Cervical Cancer: Early Detection is Vital for Successful Treatment | Western Cape Government



Cervical Cancer: Early Detection is Vital for Successful Treatment

27 September 2016

Cervical cancer can often be successfully treated when it is detected early enough by means of a pap smear.

The Western Cape Government Health advocates for early detection to ensure the best possible outcomes. After breast cancer, cervical cancer is the most common type of cancer found in women worldwide with an estimated 500,000 new cases being diagnosed every year. In South Africa cervical cancer is the second most common form of cancer amongst our women with 1 in 42 women who get cervical cancer.

Most cervical cancer is caused by a virus called Human Papillomavirus or HPV. You can get HPV by having sexual contact with someone who has it. There are many types of the HPV virus. Not all types of HPV cause cervical cancer. Some of them cause genital warts, but other types may not cause any symptoms.

That is why the Department wants to remind women why it is so important to have regular pap smears.

Cervical cancer is a disease in which the cells of the cervix become abnormal and start to form tumors.The symptoms vary from woman to woman. Some women will experience no symptoms, while others may have severe symptoms.  

To detect cervical cancer a pap smear screening is done, to check for changes in the cells of a woman’s cervix. The test is able to identify any abnormalities or infections that may be found in the cells. The advantages of going for regular pap smear check ups is that the earlier the disease is detected, the quicker the treatment may be implemented. All women 30 years and above should be tested for cervical cancer. The Western Cape Department of Health offers 3 free pap smears to all women during her life time.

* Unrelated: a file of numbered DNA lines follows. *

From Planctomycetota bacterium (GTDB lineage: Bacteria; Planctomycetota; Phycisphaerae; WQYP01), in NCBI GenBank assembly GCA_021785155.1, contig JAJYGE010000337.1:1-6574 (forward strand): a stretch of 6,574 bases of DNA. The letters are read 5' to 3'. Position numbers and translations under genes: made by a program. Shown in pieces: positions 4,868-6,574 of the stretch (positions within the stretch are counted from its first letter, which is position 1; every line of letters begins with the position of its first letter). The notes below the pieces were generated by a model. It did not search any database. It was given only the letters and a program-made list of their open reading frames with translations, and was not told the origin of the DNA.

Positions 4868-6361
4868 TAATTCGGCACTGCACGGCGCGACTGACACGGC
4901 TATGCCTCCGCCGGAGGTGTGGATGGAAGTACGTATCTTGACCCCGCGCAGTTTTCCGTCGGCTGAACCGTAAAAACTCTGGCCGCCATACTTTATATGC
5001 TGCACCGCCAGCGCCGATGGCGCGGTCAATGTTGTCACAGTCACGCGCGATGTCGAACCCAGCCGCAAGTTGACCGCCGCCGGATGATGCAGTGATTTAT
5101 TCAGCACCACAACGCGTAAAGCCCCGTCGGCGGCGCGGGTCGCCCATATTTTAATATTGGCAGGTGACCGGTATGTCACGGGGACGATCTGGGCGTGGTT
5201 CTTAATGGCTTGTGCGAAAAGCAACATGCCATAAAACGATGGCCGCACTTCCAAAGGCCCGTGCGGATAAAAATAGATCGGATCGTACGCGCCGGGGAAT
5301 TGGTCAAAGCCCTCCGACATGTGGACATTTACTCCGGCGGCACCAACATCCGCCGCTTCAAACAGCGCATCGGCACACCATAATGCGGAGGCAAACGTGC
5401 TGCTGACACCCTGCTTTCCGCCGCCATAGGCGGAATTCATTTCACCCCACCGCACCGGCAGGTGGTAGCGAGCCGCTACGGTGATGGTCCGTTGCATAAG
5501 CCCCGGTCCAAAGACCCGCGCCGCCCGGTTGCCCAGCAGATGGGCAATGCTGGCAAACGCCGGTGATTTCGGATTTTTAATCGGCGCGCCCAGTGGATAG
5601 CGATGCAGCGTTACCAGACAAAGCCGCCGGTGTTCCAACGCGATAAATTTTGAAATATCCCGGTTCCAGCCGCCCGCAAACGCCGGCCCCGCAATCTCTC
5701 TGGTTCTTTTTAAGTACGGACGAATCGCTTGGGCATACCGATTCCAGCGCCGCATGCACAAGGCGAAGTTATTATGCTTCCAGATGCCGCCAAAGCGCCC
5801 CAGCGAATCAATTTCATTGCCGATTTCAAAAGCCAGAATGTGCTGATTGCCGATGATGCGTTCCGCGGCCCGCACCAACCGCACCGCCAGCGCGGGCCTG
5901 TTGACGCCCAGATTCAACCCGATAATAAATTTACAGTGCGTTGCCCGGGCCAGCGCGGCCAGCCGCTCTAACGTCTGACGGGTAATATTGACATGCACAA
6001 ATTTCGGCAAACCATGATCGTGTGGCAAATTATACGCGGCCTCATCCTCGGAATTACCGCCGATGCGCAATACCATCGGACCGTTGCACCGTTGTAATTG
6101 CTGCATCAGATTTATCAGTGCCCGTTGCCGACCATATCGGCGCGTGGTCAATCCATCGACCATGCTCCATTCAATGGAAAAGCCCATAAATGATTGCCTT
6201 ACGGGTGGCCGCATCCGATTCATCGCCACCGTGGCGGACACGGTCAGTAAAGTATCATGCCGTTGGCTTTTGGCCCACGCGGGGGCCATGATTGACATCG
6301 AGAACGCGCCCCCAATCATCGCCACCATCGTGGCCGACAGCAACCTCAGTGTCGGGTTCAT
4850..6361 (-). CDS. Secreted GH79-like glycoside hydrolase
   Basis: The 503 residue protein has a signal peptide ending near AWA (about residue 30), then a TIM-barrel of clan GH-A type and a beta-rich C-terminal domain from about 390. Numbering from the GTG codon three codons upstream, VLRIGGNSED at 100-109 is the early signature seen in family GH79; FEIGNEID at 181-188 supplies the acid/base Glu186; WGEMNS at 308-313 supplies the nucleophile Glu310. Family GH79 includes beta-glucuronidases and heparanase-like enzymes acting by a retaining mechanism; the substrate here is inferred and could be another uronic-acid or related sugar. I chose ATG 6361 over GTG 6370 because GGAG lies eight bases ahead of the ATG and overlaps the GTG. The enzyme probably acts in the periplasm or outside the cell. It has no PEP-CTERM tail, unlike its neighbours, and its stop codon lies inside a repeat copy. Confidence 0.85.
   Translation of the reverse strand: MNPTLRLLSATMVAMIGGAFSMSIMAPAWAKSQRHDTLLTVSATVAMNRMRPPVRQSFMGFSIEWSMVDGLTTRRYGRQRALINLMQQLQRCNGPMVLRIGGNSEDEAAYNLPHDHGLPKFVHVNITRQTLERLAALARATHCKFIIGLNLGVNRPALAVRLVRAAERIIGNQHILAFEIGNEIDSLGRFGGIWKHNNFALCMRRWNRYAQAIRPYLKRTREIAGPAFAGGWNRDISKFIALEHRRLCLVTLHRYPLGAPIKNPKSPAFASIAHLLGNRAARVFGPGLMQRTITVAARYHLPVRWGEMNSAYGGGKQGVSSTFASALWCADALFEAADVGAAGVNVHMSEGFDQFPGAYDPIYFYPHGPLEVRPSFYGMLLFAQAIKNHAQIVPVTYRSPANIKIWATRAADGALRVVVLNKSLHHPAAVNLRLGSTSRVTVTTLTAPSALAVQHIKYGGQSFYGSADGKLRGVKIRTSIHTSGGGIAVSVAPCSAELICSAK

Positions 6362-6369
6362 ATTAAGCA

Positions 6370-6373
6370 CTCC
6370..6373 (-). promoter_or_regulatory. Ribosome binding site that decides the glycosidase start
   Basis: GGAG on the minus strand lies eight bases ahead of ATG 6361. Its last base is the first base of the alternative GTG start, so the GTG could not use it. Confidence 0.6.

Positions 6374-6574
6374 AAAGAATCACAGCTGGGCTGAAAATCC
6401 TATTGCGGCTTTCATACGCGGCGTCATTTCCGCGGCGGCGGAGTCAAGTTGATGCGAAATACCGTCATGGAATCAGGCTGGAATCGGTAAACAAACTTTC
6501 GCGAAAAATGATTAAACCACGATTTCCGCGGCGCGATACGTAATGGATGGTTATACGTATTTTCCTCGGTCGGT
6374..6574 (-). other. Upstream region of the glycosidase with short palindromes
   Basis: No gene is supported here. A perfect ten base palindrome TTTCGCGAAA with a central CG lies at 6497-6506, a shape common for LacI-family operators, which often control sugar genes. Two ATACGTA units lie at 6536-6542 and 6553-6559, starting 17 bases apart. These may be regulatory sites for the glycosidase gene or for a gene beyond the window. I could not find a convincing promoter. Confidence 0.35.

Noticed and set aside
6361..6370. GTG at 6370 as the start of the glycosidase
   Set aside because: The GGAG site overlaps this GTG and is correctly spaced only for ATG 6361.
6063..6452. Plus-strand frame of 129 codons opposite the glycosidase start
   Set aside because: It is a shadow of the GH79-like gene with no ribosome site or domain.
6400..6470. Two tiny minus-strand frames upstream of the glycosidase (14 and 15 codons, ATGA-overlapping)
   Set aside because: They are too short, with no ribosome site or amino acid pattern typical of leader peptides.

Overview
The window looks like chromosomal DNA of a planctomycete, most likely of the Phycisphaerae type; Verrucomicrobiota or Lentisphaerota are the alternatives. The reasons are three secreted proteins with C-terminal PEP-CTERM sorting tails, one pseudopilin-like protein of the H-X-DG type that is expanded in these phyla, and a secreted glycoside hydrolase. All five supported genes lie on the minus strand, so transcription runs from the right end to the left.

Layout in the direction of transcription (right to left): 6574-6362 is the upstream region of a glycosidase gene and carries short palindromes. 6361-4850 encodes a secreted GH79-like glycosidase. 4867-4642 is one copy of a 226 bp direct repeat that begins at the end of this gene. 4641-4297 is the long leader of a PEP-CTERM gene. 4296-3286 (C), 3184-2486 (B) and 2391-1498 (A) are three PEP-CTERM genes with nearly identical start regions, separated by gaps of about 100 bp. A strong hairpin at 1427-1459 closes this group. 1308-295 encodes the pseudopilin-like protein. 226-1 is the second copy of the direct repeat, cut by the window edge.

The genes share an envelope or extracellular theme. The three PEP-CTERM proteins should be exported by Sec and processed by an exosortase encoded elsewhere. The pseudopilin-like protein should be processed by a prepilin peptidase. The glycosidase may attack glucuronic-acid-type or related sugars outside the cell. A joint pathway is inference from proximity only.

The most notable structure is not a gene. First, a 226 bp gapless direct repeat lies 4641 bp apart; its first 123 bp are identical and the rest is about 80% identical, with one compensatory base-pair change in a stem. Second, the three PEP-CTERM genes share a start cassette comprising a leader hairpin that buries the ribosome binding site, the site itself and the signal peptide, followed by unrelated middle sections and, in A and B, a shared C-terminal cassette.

To prevent cervical cancer women should consciously make healthy lifestyle choices and create an environment that may assist others in choosing a healthy lifestyle. Some preventative measures would be to stop or preferably never start smoking, and to prevent or manage sexually transmitted diseases.


What is a pap smear and why should women have one done?
A Pap smear/Cervical Smear is a procedure whereby a trained professional nurse or doctor takes a sample of cervical mucosa and sends it off for testing to determine whether cancer cells are present.

What do the medical staff look out for when they do a pap smear?
Medical staff perform a full external and internal examination to look out for any visible signs of sexually transmitted infections or any other pathology that will require attention.

What are the common results/prevalent results of pap smears in the Western Cape?
Most results are normal. (No abnormalities detected)

What should women do or not do to avoid negative results of a pap smear

  1. Young women should delay their sexual debut.
  2. Have regular pap smears to ensure early detection
  3. Seek medical help if there are signs and symptoms of infection e.g. Profuse /offensive vaginal discharges, lower abdominal pain, abnormal bleeding etc
  4. Always use condoms
  5. General healthy lifestyle

What are the benefits of going for a pap smear and when must they go for one? 
The benefits are that there will be early detection of cancer cells and or infections and treatment can be commenced earlier. In government facilities all women 30 years and over can have 3 free pap smears at 10 year intervals.

What services are available to the public? (So where can they go and how do they access it?)
Pap smear services are available at all health care facilities Monday to Friday. Some facilities offer extended hour sessions to accommodate working women.

Regular Check Ups) and any other information you may deem relevant that will give the public a holistic picture.
A clinical breast examination is done with every pap smear to detect signs and symptoms of breast cancer.